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      Susceptibility Of Ph-Positive All To Tki Therapy Associated With Bcr-Abl Rearrangement Patterns: A Retrospective Analysis

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          Abstract

          Background

          Tyrosine kinase inhibitors (TKIs) have demonstrated success in the treatment of acute lymphoblastic leukemia (ALL) in patients that express BCR-ABL rearrangements (Philadelphia chromosome [Ph]). The current study aimed to assess the efficacy of TKIs and prognostic factors in the treatment of adults with Ph+-ALL.

          Methods

          In this multicenter retrospective study, the relationship between Ph+-ALL and treatment outcomes among Chinese patients receiving TKI-containing induction/consolidation chemotherapy was examined. A total of 86 Ph+-ALL patients were included and followed for 3.85 (0.43–9.30) years. Overall survival (OS) and event-free survival (EFS) were analyzed.

          Results

          A total of 86 Ph+-ALL patients (40 females and 46 males; median age: 34.0 years) were enrolled, including those with BCR/ABL transcripts 190 (n = 52), 210 (n = 25), and 230 (n = 2); BCR/ABL isoform determination was not available for 7 patients. Mortality was influenced by variable BCR/ABL transcripts and TKI administration, and BCR/ABL transcripts, hematopoietic stem cell transplantation (HSCT), and TKI administration were associated with the occurrence of events. The OS rate in the TKI administration group during steady state was significantly higher compared with those patients who did not receive TKI administration ( P = 0.008), the EFS rate in the TKI administration group during steady state was significantly higher compared with those patients who did not receive TKIs ( P = 0.012), and also higher than those with TKI salvage administration ( P = 0.004). BCR/ABL transcripts 210 showed preferable OS and EFS compared with BCR/ABL transcripts 190 and 230 ( P<0.05 for each).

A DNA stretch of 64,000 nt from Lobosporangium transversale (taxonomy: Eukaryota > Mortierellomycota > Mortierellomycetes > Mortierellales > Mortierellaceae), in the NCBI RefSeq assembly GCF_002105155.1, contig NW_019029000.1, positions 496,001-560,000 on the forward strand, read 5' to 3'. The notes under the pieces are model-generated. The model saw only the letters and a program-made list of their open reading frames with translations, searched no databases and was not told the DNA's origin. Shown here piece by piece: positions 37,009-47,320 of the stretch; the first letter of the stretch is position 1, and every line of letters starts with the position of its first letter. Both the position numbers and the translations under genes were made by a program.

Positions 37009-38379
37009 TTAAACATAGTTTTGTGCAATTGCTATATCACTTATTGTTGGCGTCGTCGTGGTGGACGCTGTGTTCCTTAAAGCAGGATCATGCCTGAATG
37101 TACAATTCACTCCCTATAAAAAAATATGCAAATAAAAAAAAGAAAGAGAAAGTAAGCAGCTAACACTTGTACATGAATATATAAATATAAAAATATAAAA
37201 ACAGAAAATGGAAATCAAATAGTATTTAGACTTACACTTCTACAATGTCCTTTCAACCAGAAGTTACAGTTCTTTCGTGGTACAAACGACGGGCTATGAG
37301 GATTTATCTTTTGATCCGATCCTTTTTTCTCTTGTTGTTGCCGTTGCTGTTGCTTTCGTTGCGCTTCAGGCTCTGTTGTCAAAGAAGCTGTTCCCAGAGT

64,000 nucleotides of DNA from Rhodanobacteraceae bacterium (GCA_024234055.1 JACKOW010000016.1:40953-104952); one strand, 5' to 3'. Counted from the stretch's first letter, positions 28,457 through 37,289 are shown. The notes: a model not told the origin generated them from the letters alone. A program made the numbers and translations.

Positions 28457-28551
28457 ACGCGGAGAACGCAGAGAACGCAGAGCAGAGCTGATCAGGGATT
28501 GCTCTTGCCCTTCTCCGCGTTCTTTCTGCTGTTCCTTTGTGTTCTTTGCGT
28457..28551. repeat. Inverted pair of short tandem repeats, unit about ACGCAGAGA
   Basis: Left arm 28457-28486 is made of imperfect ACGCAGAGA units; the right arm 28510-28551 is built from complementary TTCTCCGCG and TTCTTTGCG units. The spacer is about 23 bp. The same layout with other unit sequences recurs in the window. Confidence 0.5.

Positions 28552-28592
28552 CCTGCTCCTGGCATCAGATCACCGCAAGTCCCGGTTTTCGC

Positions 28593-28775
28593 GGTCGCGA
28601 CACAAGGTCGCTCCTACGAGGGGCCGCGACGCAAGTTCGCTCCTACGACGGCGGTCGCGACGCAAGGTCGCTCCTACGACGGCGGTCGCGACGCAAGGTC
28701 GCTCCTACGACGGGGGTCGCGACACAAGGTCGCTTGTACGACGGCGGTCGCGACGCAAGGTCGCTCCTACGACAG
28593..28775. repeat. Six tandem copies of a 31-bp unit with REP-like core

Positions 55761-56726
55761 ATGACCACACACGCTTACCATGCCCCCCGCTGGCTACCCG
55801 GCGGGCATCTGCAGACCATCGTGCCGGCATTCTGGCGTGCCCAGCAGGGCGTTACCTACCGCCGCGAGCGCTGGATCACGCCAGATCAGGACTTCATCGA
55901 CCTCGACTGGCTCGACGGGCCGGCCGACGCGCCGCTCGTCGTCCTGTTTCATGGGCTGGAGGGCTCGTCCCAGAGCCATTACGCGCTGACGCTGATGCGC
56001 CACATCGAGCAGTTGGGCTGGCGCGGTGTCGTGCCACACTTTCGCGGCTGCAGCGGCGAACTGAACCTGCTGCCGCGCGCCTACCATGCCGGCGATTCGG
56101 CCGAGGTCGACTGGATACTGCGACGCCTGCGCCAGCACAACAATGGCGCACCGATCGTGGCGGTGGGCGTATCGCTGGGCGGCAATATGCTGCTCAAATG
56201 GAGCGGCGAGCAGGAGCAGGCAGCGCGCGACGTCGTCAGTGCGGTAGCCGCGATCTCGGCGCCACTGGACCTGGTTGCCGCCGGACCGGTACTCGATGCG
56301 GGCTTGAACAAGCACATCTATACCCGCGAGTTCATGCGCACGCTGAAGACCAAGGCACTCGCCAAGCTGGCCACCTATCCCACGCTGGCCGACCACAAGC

Conclusions

          The susceptibility of Ph+-ALL to TKI associated with the patterns of BCR-ABL rearrangement is demonstrated for the first time, thus adding another risk-stratifying molecular prognostic tool for the management of patients with Ph+-ALL.

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          Most cited references 29

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          Activity of a specific inhibitor of the BCR-ABL tyrosine kinase in the blast crisis of chronic myeloid leukemia and acute lymphoblastic leukemia with the Philadelphia chromosome.

          BCR-ABL, a constitutively activated tyrosine kinase, is the product of the Philadelphia chromosome. This enzyme is present in virtually all cases of chronic myeloid leukemia (CML) throughout the course of the disease, and in 20 percent of cases of acute lymphoblastic leukemia (ALL). On the basis of the substantial activity of the inhibitor in patients in the chronic phase, we evaluated STI571 (formerly known as CGP 57148B), a specific inhibitor of the BCR-ABL tyrosine kinase, in patients who had CML in blast crisis and in patients with ALL who had the Ph chromosome. In this dose-escalating pilot study, 58 patients were treated with STI571; 38 patients had a myeloid blast crisis and 20 had ALL or a lymphoid blast crisis. Treatment was given orally at daily doses ranging from 300 to 1000 mg. Responses occurred in 21 of 38 patients (55 percent) with a myeloid-blast-crisis phenotype; 4 of these 21 patients had a complete hematologic response. Of 20 patients with a lymphoid blast crisis or ALL, 14 (70 percent) had a response, including 4 who had complete responses. Seven patients with a myeloid blast crisis continue to receive treatment and remain in remission from 101 to 349 days after starting the treatment. All but one patient with a lymphoid blast crisis or ALL has relapsed. The most frequent adverse effects were nausea, vomiting, edema, thrombocytopenia, and neutropenia. The BCR-ABL tyrosine kinase inhibitor STI571 is well tolerated and has substantial activity in the blast crises of CML and in Ph-positive ALL.
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            Karyotype is an independent prognostic factor in adult acute lymphoblastic leukemia (ALL): analysis of cytogenetic data from patients treated on the Medical Research Council (MRC) UKALLXII/Eastern Cooperative Oncology Group (ECOG) 2993 trial.